Iron found for the first time in gas giant’s ultra-hot atmosphere

Image of KELT-9b orbiting its host star, KELT-9

Source: NASA/JPL-Caltech

KELT-9b orbiting its host star, KELT-9. It is the hottest gas giant planet discovered so far

A hot gas giant whose atmosphere is made up of iron and titanium vapours has been discovered 650 light years away from Earth.1

Located in 2016 in the Cygnus (swan) constellation, the exoplanet Kelt-9b is a gas giant, not unlike Jupiter. But while the average temperature on Jupiter is a chilly –145°C, Kelt-9b’s atmosphere gets heated to more than 3700°C as it orbits a star twice as hot as the sun. Viewed from the planet’s surface, its blue star would appear 70 times the size of the sun in the Earth’s sky.

Indeed, Kelt-9b is so hot that heavy metals get vaporised into individual atoms. Iron molecules, iron cations and titanium cations form a haze around the exoplanet, scientists have discovered. Using a spectrograph at the Galileo National Telescope on the island of La Palma, Spain, they recorded the metals’ telltale spectral lines as Kelt-9b passed in front of its star.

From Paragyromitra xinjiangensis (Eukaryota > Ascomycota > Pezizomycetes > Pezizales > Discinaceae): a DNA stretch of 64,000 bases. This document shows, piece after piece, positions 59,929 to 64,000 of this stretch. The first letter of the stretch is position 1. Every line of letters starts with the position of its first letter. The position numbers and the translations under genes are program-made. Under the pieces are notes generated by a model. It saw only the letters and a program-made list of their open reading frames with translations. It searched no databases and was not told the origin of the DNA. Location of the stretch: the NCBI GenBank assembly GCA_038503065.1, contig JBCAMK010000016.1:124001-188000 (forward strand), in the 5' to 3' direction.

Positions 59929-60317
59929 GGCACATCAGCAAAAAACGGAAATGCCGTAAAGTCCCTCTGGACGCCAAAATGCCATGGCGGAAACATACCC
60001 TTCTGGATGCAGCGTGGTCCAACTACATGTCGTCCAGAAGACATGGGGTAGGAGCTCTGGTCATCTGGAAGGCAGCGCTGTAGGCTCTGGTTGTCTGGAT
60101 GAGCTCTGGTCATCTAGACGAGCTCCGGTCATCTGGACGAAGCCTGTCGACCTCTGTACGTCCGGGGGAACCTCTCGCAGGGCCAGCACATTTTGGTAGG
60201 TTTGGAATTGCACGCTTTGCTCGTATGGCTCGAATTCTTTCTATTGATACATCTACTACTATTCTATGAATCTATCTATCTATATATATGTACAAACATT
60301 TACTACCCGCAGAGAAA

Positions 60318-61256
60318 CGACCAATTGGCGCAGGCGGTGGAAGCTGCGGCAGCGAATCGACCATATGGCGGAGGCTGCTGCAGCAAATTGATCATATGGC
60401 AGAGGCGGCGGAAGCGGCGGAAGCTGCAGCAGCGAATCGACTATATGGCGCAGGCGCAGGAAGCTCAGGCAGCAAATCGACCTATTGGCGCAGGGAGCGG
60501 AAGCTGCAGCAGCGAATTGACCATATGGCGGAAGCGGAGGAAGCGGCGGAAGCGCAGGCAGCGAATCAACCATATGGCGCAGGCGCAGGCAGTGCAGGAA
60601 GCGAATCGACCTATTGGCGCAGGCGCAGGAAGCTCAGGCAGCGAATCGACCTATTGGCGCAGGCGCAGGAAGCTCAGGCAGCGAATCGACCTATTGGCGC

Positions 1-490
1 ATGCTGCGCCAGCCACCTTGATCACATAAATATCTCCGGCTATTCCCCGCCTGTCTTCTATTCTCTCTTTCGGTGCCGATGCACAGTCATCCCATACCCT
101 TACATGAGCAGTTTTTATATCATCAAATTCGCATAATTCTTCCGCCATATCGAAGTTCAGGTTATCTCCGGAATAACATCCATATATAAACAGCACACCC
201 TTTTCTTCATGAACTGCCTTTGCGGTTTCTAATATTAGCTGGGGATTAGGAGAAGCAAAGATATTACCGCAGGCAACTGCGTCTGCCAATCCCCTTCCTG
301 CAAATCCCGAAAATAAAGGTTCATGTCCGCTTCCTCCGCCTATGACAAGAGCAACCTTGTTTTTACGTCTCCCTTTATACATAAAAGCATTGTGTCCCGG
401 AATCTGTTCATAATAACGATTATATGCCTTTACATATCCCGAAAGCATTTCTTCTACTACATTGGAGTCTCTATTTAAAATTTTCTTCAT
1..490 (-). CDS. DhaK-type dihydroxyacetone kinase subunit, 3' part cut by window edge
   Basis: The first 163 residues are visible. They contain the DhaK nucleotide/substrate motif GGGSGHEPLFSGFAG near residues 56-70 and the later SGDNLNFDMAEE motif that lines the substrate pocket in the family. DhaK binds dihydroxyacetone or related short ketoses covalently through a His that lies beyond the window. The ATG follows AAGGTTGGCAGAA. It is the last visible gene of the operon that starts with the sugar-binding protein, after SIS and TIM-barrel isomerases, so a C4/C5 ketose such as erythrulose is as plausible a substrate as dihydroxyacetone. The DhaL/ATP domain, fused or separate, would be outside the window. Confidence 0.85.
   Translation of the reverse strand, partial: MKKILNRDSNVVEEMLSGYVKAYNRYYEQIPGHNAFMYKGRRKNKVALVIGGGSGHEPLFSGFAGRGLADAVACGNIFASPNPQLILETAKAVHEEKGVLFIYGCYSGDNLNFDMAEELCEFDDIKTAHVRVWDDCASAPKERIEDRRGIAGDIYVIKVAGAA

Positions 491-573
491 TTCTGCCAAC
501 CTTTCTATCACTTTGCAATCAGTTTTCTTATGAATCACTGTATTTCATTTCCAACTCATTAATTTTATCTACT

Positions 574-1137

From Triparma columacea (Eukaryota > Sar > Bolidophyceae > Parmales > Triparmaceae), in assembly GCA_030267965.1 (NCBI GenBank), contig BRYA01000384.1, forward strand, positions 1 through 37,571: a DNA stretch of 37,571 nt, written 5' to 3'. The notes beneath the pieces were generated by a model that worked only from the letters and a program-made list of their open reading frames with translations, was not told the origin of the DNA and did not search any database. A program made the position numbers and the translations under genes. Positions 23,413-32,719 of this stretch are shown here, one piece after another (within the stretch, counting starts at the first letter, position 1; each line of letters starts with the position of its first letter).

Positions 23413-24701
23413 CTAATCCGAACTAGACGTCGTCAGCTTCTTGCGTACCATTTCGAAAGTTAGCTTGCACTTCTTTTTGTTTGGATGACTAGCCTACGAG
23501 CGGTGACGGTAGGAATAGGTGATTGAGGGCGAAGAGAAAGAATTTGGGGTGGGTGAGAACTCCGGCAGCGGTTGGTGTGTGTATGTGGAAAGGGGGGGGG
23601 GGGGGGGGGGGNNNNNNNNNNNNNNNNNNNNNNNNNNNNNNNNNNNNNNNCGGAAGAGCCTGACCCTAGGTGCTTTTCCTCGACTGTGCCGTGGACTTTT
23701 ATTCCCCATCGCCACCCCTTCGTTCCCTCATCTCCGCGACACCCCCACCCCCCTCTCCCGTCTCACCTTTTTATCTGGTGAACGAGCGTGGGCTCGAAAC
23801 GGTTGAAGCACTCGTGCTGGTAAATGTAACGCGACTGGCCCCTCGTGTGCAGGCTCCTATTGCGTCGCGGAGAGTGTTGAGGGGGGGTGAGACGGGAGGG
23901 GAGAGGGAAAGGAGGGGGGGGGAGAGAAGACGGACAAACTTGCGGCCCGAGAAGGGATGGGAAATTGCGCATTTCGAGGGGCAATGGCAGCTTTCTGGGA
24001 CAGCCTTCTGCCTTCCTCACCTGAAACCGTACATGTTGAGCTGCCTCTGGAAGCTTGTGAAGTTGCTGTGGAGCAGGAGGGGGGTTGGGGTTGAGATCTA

This is the first time iron has been found on an exoplanet. With a boiling point of 2862°C, it is usually confined to solid or liquid states and therefore hard to detect by absorption spectroscopy.

Just a few months ago, Kelt-9b’s atmosphere was found to be made mostly of hydrogen.2 The researchers behind the new study now hope to search for carbon monoxide and water.